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Intellectual Property, Copyright and Trademark Under the Nigerian Law

Intellectual property is a work of creativity which accrues legal right that results from intellectual activities in the industrial, scientific, literary and the artistic field. The legal right which may be asserted in respect of the product of the human intellect, that area of the law which concerns legal right associated with creative effort or commercial reputation and goodwill and a branch of law which protects some of the finer manifestation of human achievement. Intellectual property is the legal right conferred on those who engage in creative, inventive and promotional activities which have resulted in original, useful or other beneficial output. Such outcome is classified as a form of property, albeit of the intangible, incorporeal variety.

It must be noted that according to the convention establishing the world Intellectual Property Organisation, intellectual property shall include rights relating to literary, artistic and scientific works; performances of performing artistes; phonograms and broadcasts; inventions in all fields of human endeavour; scientific discoveries; industrial designs, trademark, service mark, commercial names and designations; protection against unfair competition and all other rights resulting from intellectual activities in the industrial, scientific, literary or artistic field.

In the eyes of the Nigerian law these rights are categorized into two parts: copyright and neighbouring rights on the one hand, industrial property right on the other.

ELIGIBILITY OF WORKS

It is not all works of creativity that are protected by the intellectual property law of of the Nigerian federation. The law has laid down specifically the types of “works” which are recognised and enjoy statutory protection. Section 1 subsection 1 of the Copyright Act states that all “Works” are protected by the act which are literary works, musical works, artistic works, cinematograph film, sound recording, Broadcast etc.

LITERARY WORK

Literary works includes, irrespective of literary quality, any of the following works or works similar thereto: Novels, stories and poetic works.

Plays, stage directions, film scenarios and broadcasting scripts.

Choreographic works

Computer programmes

Textbooks, treaties, histories, biographies, essays and articles

Encyclopaedias, dictionaries, directories and anthologies

Letters, reports and memoranda

Lecture, addresses and sermons

Law reports,excluding decision of courts and

Written tables or compilation.

 

MUSICAL WORKS

Musical works means any work irrespective of musical quality and includes works composed for musical accompaniment.

 

ARTISTIC WORK

Artistic works includes, irrespective of artistic quality, any of the following works or works similar thereto –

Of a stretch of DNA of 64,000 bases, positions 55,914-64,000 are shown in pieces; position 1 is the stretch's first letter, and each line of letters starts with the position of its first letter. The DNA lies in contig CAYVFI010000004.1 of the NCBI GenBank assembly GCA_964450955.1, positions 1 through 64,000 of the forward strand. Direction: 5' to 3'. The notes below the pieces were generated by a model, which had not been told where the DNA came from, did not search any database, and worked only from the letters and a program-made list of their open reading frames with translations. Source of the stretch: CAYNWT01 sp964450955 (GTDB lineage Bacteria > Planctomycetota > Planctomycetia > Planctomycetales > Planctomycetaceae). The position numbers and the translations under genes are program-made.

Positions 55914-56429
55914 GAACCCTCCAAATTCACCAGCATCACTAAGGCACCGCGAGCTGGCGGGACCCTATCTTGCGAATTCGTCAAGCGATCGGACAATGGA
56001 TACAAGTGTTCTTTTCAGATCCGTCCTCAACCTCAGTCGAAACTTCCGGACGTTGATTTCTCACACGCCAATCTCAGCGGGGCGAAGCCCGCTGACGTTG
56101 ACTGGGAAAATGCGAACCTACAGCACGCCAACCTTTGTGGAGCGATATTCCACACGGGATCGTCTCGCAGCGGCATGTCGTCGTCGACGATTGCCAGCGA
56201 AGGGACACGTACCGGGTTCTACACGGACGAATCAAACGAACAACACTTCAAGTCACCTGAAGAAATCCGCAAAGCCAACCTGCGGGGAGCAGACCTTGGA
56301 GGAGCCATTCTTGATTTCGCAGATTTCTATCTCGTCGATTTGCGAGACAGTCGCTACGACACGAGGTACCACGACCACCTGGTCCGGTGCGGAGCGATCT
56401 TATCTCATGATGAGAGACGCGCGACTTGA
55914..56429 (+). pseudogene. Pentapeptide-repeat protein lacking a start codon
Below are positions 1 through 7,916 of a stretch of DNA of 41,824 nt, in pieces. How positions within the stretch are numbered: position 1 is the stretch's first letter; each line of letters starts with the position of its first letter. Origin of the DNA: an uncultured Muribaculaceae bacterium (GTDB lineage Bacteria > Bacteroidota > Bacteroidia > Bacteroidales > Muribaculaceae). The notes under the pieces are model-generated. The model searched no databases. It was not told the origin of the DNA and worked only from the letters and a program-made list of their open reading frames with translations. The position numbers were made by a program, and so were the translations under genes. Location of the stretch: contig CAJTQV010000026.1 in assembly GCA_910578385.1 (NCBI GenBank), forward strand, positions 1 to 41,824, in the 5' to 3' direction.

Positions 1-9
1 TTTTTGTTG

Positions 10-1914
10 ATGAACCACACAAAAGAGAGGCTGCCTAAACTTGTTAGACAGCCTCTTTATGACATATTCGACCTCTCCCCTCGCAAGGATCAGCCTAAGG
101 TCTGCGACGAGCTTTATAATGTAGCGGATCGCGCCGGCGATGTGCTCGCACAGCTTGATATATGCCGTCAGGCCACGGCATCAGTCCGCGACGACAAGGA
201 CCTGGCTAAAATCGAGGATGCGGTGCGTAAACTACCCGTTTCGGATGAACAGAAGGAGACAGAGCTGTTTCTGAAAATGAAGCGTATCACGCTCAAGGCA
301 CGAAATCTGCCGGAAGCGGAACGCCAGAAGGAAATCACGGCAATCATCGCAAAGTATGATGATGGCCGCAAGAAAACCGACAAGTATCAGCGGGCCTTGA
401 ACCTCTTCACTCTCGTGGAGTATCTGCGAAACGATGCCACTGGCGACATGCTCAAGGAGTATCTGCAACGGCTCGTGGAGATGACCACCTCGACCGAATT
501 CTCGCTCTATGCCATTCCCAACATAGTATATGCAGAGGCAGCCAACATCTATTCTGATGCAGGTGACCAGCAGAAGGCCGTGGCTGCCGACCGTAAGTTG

Painting, drawing, etching, lithographs, woodcuts, engraving and prints;

Maps, plan and diagrams;

Works of sculpture;

Photographs not comprised in a cinematograph film

Works of architecture in the form of buildings, model and

Works of artistic craftmanship and also(subject to Section 1 (3) of the Copyright Act) pictorial woven tissues and articles of applied handicraft and industrial art.

 

CINEMATOGRAPH FILM

Cinematograph film includes the first fixation of a sequence of visual images capable of being shown as a moving picture and of being the subject reproduction, and includes the recording of a sound track associated with the cinematograph film

SOUND RECORDING

Sound recording is defined as the fixation of a sequence sound capable of being perceived aurally and of being reproduced but does not include a sound track associated with a cinematograph film.

BROADCAST

Broadcast is defined as sound or television broadcast by wireless telegraph or wire or both or by satellite or cable programmes and include re-broadcast.

Having classified the various types of “work” that enjoy statutory protection under the Copyright Act, it must be however noted that a literary, musical or artistic work shall not be eligible for copyright unless

(i) sufficient effort has been expended on making the work to give it an original character;

(ii) the work has been fixed in a definite medium of expression now known or later to be developed from which it can be perceived, reproduced or otherwise communicated either directly or with the aid of a machine or device.

 

About the Writer: Evans Ufeli is a Lagos-based Lawyer and Writer. He is the author of the acclaimed novel “Without Face”. He lives in Victoria Island Lagos, Nigeria.

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Evans Ufeli Esq

Evans Ufeli is a lawyer and the author of acclaimed novel, ‘Without Face’. He is also an Alumni member of the Writers Bureau, Manchester, a highly sought-after conference speaker with a passion for the concept of change. He lives in Victoria Island, Lagos. You can visit his blog or contact him via Facebook or Twitter by clicking the icons below; send an email to evanylaw@yahoo.com or call 08037712353

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